traditional black waistcoat
mother-of-pearl studs and links
opal or gold jewelry
black jacket at warm-weather wedding
white jacket at warm-weather wedding
*If opting for a wing collar
ensure that it is the traditional stiff, tall, preferably detached
version. If it’s the
flaccid, miniscule modern style your bride may ask your
better-dressed best man to stand in for you.
What’s not acceptable under any circumstances is the mixing
of a white-tie tailcoat with black-tie accessories. Wearing a
white bow tie with a tuxedo has been an equally grave faux pas since
the black-tie dress code was finalized in the 1920s but it has been an
admittedly common practice for grooms around the world ever
since then. At the risk of committing formal heresy
the Guide endorses this option provided it is confined to a wedding
context, limited to the groom and executed impeccably with a proper
full-dress shirt and waistcoat (which are both perfectly acceptable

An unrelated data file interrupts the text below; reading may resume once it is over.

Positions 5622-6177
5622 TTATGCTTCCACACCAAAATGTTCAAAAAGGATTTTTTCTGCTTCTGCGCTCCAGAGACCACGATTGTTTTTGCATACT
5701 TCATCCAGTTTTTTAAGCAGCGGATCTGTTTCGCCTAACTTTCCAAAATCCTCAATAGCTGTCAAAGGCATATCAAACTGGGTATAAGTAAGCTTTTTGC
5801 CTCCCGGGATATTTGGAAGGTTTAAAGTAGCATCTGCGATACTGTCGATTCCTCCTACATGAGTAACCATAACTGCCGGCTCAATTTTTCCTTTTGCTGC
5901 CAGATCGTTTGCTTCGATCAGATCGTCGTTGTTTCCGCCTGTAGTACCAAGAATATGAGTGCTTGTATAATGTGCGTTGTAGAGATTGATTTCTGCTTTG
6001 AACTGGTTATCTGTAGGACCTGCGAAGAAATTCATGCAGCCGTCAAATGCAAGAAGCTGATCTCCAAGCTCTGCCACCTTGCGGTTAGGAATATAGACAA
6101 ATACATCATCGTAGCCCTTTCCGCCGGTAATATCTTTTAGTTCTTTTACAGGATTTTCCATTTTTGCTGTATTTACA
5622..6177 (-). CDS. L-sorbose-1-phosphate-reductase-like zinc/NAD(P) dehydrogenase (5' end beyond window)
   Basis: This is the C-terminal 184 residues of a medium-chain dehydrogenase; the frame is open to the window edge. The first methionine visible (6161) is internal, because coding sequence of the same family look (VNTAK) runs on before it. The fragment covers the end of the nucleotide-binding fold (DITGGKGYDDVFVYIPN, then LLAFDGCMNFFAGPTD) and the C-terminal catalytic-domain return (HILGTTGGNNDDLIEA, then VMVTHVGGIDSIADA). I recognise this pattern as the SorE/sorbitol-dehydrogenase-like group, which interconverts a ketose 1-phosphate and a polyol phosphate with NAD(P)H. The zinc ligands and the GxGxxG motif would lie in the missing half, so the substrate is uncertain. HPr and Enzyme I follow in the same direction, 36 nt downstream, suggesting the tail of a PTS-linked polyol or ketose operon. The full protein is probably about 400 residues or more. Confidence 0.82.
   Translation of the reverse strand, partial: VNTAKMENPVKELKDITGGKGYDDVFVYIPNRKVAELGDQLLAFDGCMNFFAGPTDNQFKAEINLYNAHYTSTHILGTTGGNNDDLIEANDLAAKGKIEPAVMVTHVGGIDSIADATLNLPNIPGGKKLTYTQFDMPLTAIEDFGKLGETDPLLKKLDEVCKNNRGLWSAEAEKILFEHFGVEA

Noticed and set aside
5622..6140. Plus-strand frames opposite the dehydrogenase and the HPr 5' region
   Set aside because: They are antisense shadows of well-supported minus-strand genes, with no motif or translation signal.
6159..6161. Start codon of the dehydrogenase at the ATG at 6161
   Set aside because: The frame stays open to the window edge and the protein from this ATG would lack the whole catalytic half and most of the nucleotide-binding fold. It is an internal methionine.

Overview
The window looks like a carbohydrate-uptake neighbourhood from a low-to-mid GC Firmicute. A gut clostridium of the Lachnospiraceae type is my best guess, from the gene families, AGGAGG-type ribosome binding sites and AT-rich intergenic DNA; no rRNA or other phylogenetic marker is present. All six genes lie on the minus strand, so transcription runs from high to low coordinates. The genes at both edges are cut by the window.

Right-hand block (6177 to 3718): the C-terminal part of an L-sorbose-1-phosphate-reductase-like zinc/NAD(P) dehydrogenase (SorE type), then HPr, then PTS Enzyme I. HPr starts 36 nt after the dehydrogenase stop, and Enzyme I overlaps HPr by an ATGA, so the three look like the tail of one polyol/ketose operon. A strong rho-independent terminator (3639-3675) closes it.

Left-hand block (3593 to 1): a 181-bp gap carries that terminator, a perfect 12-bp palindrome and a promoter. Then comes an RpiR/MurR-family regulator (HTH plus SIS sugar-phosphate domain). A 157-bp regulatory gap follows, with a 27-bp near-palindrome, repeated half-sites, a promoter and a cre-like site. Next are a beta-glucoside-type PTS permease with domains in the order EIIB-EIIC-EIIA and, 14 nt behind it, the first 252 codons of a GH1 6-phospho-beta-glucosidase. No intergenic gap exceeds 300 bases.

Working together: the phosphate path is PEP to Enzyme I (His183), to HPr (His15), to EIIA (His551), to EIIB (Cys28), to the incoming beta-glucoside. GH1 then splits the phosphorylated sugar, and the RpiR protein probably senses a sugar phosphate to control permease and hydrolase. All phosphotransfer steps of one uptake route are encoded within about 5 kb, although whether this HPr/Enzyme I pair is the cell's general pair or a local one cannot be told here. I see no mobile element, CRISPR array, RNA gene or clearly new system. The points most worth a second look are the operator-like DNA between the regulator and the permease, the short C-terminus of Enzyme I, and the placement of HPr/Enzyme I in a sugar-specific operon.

with black tie). In these circumstances it provides an elegant
matrimonial touch to the groom's formal wardrobe in a manner that is
deliberately respectful of convention rather than ignorantly
oblivious to it.
"Friends Don't Let Friends Match the Bridesmaids"
Your bride is obviously an absolutely wonderful woman or you
would not be committing to her for the rest of your natural life. And your wedding day is likely something that she
has dreamed of for a long time so it is both gracious and
mature of you to defer to her preferences for everything from
invitation wording to cake flavor. However, your
formal attire is the exception to the rule. No
matter how little interest you have in clothing in general, remember
that your clothing reflects who you are as a man and carefully consider the implications of allowing your fiancée
to base your outfit on the color of the bridesmaids' dresses. At
best you will be on par with a little girl's dressed-up puppy and at worst you will be reduced to the status of a
matching handbag. She may resent your independence in the
short term but in the long run your marriage will benefit from your
refusal to begin it as a sartorial eunuch.